IMD Methodology

The purpose of this section is to provide a broad overview of the methodology used to construct the four separate Indices of Deprivation. Those wishing to access more detailed information should follow the links to the Indices' technical reports shown in the 'Useful links' section.

The methodologies used to derive the separate indices of multiple deprivation are broadly similar. In each case, the index measures the level of multiple deprivation experienced by individuals in small areas. Firstly, levels of deprivation are measured for a number of separate dimensions or 'domains'. The number and title of domains varies between each index but each measures deprivation across key themes of income, employment, education and health.

For each domain, deprivation is calculated according to a series of summary statistics or 'indicators'. These indicators are designed to measure key features of a particular deprivation theme. The choice of indicators is agreed through consultation and varies between each index. Typically there are between two and six indicators per domain.

For each index, the indicators are combined in broadly the same way to provide a domain level measure of deprivation. Where possible and most notably in the income and employment domains, indicators are summed and divided by the 'at risk population' (for example, the number of income support claimants as a proportion of the total population) to give an overall area rate of deprivation. Where rates are not possible, appropriate weights for combining indicators into a single deprivation score are selected using a range of techniques including Maximum Likelihood factor analysis.

The domain level scores which represent specific dimensions of deprivation are then ranked and transformed to an exponential distribution. Weights are then applied to provide the overall Index of Multiple Deprivation for each country in the UK. The weights are selected according to a number of criteria which are used to assess the level of importance attached to each domain theme in the overall measurement of deprivation. As each index uses different indicators and domains, the weights applied to aggregate domain scores are different.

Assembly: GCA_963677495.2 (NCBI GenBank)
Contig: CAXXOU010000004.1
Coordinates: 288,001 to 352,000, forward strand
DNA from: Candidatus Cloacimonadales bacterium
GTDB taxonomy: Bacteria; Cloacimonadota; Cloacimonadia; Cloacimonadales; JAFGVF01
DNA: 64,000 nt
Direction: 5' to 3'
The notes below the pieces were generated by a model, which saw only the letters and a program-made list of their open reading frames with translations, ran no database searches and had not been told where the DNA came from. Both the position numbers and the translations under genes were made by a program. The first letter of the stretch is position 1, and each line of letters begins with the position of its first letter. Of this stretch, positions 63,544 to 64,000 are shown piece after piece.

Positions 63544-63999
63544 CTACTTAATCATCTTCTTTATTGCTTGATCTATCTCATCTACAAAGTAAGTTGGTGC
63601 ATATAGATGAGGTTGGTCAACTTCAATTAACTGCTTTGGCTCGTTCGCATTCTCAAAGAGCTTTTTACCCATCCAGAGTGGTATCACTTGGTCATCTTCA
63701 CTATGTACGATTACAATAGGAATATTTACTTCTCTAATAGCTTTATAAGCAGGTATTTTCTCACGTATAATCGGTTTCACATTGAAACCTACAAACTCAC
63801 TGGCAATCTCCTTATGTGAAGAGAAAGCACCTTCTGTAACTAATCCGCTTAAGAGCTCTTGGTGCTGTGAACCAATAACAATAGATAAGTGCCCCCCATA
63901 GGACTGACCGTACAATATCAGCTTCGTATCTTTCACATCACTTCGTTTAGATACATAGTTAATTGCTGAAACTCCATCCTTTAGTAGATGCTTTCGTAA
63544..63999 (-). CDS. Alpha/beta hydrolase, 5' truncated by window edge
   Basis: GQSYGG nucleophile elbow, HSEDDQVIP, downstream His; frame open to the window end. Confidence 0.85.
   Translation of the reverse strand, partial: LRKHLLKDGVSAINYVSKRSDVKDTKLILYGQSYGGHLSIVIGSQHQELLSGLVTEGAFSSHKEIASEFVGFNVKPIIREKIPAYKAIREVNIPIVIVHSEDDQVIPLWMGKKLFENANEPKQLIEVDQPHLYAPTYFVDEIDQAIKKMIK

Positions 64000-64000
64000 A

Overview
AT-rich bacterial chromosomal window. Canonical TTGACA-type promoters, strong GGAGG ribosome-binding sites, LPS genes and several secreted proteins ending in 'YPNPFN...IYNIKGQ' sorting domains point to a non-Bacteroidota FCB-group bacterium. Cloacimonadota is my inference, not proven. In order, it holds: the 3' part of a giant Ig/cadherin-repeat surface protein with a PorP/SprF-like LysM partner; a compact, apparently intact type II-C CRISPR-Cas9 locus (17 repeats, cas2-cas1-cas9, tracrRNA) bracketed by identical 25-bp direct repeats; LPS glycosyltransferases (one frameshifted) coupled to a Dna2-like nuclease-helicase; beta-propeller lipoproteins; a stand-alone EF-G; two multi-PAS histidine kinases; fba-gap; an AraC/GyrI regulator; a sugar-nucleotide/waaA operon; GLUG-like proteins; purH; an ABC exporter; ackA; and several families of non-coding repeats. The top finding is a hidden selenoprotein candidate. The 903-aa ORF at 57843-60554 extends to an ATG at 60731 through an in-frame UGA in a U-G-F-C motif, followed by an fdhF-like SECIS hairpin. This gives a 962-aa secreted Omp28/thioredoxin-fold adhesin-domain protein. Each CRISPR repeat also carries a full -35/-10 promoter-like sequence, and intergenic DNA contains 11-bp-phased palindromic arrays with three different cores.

Useful Tables

Comparing across Countries Indices of Deprivation - Guidance Paper

Indicator comparison table - a downloadable table showing a complete listing of indicators for each index and how they compare.

Key components and differences - a downloadable table highlighting key components of the four indices of deprivation and how they compare.

Useful links

English Indices of Deprivation

Northern Ireland Multiple Deprivation Measure

Scottish Index of Multiple Deprivation

Welsh Index of Multiple Deprivation

Neighbourhood Statistics Geography Page

Guides to Super Output Areas and Data Zones